Network News

X My Profile
View More Activity

Thomas Friedman is not allowed to manage my money

"A simple rule of investing that has always served me well," says Thomas Friedman. "Never short a country with $2 trillion in foreign currency reserves."

Sigh. As Felix Salmon points out, "if you decided to short only countries whose foreign exchange reserves reached some large proportion of gross world product, you’d be batting 2 for 2 right now as you started shorting China. First you would have shorted the USA in the 1920s, and then you would have shorted Japan in the 1980s." He continues:

One of the scariest aspects of the most recent financial crisis is that far from addressing the biggest and most potentially destabilizing global imbalances, it actually exacerbated them. If and when those imbalances unwind chaotically, the global effects will be highly unpredictable. But it’s far from clear that China will be any kind of safe haven.

Michael Pettis has more.

By Ezra Klein  |  February 3, 2010; 1:30 PM ET
Categories:  Financial Crisis  
Save & Share:  Send E-mail   Facebook   Twitter   Digg   Yahoo Buzz   Del.icio.us   StumbleUpon   Technorati   Google Buzz   Previous: Obama: If Democrats don't pass health-care reform, 'I don't know what differentiates us from the other guys'
Next: Celebrities: They're just like us, only prettier

Comments

The problems that existed in the United States in the 1920s that created the boom that led to the bust that Franklin Roosevelt diagnosed in his book "Looking Forward" are exactly those that exist in China right now.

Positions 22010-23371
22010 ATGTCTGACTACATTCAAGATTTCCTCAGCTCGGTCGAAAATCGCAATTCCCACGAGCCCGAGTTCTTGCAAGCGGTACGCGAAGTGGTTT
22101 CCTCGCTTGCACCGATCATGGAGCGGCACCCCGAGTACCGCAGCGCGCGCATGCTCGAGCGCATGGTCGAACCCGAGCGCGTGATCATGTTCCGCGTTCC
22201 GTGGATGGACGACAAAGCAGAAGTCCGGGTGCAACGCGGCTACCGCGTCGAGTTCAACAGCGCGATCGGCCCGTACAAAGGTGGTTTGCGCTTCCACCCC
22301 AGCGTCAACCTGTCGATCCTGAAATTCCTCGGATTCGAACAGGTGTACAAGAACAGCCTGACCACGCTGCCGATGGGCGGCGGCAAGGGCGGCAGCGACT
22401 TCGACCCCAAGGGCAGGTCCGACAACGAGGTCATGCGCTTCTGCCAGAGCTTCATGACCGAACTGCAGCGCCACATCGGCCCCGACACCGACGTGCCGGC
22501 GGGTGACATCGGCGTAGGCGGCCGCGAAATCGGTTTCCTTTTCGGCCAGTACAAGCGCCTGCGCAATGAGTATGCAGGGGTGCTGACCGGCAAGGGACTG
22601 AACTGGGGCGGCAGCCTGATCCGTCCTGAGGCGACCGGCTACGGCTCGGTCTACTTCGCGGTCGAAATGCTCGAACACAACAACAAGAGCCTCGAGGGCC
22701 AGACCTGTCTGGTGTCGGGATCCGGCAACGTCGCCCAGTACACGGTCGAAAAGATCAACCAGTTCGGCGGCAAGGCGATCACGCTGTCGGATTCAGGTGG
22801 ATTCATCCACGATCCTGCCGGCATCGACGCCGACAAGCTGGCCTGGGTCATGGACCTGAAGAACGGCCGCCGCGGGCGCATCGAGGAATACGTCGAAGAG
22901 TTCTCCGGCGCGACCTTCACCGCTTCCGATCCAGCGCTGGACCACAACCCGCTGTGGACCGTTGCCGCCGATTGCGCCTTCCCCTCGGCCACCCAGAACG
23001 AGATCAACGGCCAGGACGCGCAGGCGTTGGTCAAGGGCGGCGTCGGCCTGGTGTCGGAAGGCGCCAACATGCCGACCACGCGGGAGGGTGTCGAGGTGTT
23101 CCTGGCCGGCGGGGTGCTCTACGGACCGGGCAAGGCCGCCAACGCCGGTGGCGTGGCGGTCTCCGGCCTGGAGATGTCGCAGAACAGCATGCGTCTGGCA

In the 1920s, the United States was an industrial exporter nation that produced a huge surplus of goods, that it then sold to foreign nations. Those foreign nations didn't have the money to buy the goods so the United States lent the money to those nations to keep our factories producing a greater and greater surplus. Then the bust happened, credit to foreign nations dried up, and there was nobody to buy the surplus of products made in the United States. People were then laid off and the rest is history.

That is exactly what is happening in China right now. Needless to say, Friedman is again wrong and if I had big money, I would short China.

Posted by: lancediverson | February 3, 2010 2:07 PM | Report abuse

Agree with lancediverson. They need to sell us goods to keep their economy going so they lend us the money to buy it with. When they need to sell us some more stuff they have to lend us more money. The snake is eating its tail. I went short China a few weeks ago.

Posted by: greywater | February 3, 2010 3:43 PM | Report abuse

What Friedman really said was that while talking to the Mayor of Jerusalem on a golf course in Banglore it occurred to him that Chinese people are short and reserved and there are something like 2 trillion of them.

Posted by: ostap666 | February 3, 2010 3:58 PM | Report abuse

"What Friedman really said was that while talking to the Mayor of Jerusalem on a golf course in Banglore it occurred to him that Chinese people are short and reserved and there are something like 2 trillion of them."

Funniest comment I have ever read on this blog!

Posted by: lancediverson | February 3, 2010 4:09 PM | Report abuse

What a shock. Tom Friedman does not know what he is talking about.

Posted by: farrell_bill | February 3, 2010 5:03 PM | Report abuse

The comments to this entry are closed.

 
 
RSS Feed
Subscribe to The Post

© 2010 The Washington Post Company